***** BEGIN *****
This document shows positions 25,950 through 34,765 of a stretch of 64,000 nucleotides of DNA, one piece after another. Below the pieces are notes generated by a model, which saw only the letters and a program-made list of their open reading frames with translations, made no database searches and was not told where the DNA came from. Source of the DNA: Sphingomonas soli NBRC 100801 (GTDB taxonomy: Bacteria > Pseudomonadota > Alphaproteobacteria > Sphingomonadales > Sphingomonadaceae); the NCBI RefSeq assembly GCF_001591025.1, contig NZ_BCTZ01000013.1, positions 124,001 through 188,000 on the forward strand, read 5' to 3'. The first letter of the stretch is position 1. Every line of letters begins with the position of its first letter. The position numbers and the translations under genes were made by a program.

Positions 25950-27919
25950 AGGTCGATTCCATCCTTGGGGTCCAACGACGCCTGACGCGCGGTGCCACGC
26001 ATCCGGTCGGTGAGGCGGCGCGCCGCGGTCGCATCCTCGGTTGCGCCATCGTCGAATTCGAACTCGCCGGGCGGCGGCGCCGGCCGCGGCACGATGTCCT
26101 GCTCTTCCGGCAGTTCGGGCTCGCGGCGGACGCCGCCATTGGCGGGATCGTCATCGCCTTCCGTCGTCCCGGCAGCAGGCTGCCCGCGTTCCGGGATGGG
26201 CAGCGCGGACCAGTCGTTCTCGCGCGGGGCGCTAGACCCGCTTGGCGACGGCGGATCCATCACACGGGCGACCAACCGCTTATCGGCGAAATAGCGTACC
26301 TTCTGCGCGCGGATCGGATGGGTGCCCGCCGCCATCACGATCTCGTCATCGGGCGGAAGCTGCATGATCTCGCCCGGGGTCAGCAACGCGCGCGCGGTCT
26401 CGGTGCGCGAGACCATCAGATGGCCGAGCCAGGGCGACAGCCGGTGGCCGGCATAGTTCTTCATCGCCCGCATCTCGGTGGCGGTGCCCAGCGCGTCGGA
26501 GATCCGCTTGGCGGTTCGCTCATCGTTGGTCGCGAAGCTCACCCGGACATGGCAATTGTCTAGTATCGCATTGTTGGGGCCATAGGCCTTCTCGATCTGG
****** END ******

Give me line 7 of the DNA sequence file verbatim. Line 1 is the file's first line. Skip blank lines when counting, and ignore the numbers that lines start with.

26301 TTCTGCGCGCGGATCGGATGGGTGCCCGCCGCCATCACGATCTCGTCATCGGGCGGAAGCTGCATGATCTCGCCCGGGGTCAGCAACGCGCGCGCGGTCT